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Prosectors Want Skakel Tried As Adult

In a Connecticut courtroom Tuesday, the mother of murdered teenager Martha Moxley stood almost shoulder to shoulder with the Kennedy family member charged with killing her daughter 25 years ago.

CBS News Correspondent Bobbi Harley reports Dorthy Moxley rebuffed Michael Skakel's profession of innocence after the hearing.

After a simple, four-minute court appearance in which Skakel heard the charge against him read aloud and was advised of his rights, the 39-year-old man approached Moxley's mother and brother, John, and said, "I feel your pain, but you've got the wrong guy.''

John Moxley said he told Skakel,"We'll find out in court,'' and he dismissed Skakel's comments as "just for himself—just theater.''

Mrs. Moxley said the remark made no difference because, "I really feel as though I know what happened.''

"It sounded contrived, rehearsed,"Mrs. Moxley said.

The Kennedy cousin was arraigned as a juvenile because he was 15 when Moxley, his 15-year-old neighbor, was bludgeoned to death with an iron golf club and stabbed on Oct. 30, 1975.

The golf club belonged to the Skakel family. Michael Skakel and his brother Thomas were suspects early on, but up to now no one was ever charged with he crime.

Because the case is in juvenile court, Skakel is entitled to a "reasonable cause'' hearing, at which prosecutors must show there is sufficient evidence to proceed with the case. That hearing is scheduled for June 20.

Asked whether he had any questions, Skakel told Judge Maureen Dennis, "Not at this time.''

Skakel made no comment to reporters outside the courtroom.

Under confidentiality laws designed to protect juveniles, arraignments are generally closed to the press and public. But Judge Maureen Dennis, acting on a request from several news organizations ruled last week that the media would be allowed in the courtroom.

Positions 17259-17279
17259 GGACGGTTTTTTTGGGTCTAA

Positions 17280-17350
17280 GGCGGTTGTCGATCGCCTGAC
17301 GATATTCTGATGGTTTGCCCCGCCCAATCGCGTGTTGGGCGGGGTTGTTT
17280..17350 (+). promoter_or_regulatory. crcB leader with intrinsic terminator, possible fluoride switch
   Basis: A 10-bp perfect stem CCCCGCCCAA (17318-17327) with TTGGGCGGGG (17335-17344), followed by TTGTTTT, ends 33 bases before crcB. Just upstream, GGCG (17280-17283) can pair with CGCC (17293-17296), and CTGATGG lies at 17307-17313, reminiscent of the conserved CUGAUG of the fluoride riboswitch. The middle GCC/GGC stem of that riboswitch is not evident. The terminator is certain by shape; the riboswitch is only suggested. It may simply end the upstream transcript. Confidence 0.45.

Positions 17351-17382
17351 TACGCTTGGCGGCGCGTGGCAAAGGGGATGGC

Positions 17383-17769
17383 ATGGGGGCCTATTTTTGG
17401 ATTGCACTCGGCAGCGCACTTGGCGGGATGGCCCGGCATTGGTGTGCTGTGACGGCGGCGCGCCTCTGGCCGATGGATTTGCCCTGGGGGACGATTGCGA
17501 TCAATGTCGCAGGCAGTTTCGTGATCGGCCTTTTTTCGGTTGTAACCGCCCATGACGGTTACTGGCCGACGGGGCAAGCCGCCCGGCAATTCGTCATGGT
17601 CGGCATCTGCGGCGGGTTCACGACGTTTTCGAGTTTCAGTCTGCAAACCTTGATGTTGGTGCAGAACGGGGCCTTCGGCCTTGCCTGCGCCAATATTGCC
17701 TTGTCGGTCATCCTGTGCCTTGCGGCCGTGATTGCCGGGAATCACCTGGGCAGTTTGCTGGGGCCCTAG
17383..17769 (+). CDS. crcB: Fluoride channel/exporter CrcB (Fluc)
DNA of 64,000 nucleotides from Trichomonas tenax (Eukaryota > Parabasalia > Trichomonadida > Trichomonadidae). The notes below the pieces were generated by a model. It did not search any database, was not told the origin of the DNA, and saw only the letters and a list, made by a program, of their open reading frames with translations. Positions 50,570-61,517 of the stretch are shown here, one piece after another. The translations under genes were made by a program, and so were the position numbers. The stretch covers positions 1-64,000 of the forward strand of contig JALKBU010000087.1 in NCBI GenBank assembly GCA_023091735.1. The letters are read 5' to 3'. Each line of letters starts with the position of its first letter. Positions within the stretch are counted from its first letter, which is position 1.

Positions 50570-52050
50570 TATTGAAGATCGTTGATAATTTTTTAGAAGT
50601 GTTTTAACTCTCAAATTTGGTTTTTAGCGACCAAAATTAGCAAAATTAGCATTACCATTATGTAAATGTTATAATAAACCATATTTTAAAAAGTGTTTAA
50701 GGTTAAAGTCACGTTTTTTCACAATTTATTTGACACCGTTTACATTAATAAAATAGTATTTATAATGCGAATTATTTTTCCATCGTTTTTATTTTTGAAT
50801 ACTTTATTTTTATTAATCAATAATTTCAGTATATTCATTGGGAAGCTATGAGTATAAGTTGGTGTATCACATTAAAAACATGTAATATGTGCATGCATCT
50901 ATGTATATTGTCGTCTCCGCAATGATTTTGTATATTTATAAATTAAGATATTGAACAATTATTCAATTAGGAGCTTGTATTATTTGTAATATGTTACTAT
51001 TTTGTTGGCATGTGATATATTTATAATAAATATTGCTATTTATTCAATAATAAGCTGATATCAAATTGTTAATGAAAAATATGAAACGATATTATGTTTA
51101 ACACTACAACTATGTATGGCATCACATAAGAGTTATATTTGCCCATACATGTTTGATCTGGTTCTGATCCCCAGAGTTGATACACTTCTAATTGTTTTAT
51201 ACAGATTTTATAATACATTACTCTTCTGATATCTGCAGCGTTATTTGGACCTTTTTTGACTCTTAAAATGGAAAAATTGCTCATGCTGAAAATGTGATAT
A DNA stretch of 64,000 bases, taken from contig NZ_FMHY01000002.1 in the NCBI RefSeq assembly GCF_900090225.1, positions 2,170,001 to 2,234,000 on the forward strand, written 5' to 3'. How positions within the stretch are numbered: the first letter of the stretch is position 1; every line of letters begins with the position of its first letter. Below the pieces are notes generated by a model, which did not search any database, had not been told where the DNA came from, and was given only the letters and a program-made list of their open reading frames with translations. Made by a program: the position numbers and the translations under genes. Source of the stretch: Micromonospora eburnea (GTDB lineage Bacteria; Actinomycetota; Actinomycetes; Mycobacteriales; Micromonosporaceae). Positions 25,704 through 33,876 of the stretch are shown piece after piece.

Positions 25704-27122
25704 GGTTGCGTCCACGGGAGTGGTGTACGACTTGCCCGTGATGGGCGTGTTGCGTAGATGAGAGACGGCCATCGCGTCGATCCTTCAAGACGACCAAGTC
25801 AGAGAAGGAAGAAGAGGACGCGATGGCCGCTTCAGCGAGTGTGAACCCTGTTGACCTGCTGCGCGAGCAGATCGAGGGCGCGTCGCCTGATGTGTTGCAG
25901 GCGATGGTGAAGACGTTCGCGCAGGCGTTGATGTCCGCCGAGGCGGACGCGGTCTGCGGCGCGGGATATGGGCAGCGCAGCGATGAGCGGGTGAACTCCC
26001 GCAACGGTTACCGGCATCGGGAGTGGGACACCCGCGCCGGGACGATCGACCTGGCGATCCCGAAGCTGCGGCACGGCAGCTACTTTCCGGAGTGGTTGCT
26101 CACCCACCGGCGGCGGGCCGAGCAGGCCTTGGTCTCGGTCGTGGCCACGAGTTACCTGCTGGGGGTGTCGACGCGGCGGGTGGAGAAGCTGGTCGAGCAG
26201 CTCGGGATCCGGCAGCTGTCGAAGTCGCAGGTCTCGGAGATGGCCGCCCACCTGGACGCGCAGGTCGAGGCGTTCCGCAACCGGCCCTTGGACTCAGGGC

The judge agreed that Skakel has already effectively waived his juvenile confidentiality rights, both because he is an adult and because his name and the charges against him are already well known across the country.

Prosecutors said their next battle is to prove the 39-year-old Skakel's case should be moved from the juvenile system to the adult court.

Skakel denies any involvement in Moxley's death and wants the proceeding open so the public can hear his side of the story. The case went unsolved for more than two decades until an investigative grand jury was convened in June 1998.

Although the grand jury proceedings were closed to the public, prosecutors said in court documents that they were told by former students at the Elan school in Poland Spring, Maine, that Skakel made "admissions as to the murder of Martha Moxley" while he was a student there from 1978 to 1980.

Skakel was arrested in January after Judge George Thim, acting as a one-man grand jury, ruled there was enough evidence to charge him.

Dorothy Moxley said Skkel's arraignment is a critical step in her long quest to bring her daughter's killer to justice. "This is like a miracle, after all this time," said Mrs. Moxley.

Said John Moxley,"It's great. After 24 years, we are finally swimming with the current."

Skakel's attorney, Michael Sherman said his goal in the case is not to grandstand. "The key thing is to focus on what's important here, and that is a fair trial and the presumption of innocence," he said.

Michael Skakel is the son of Rushton Skakel Sr., who is the brother of Robert F. Kennedy's widow, Ethel.

The reopening of the Moxley case followed the publication of books about the case, including one by former Los Angeles police Detective Mark Fuhrman that identified Michael Skakel as the likely killer. Prosecutors deny that Fuhrman's book had any influence on their investigation.

Fuhrman, who gained notoriety during the O.J. Simpson trial for racist remarks, has been hired by ABC to provide commentary on the case.

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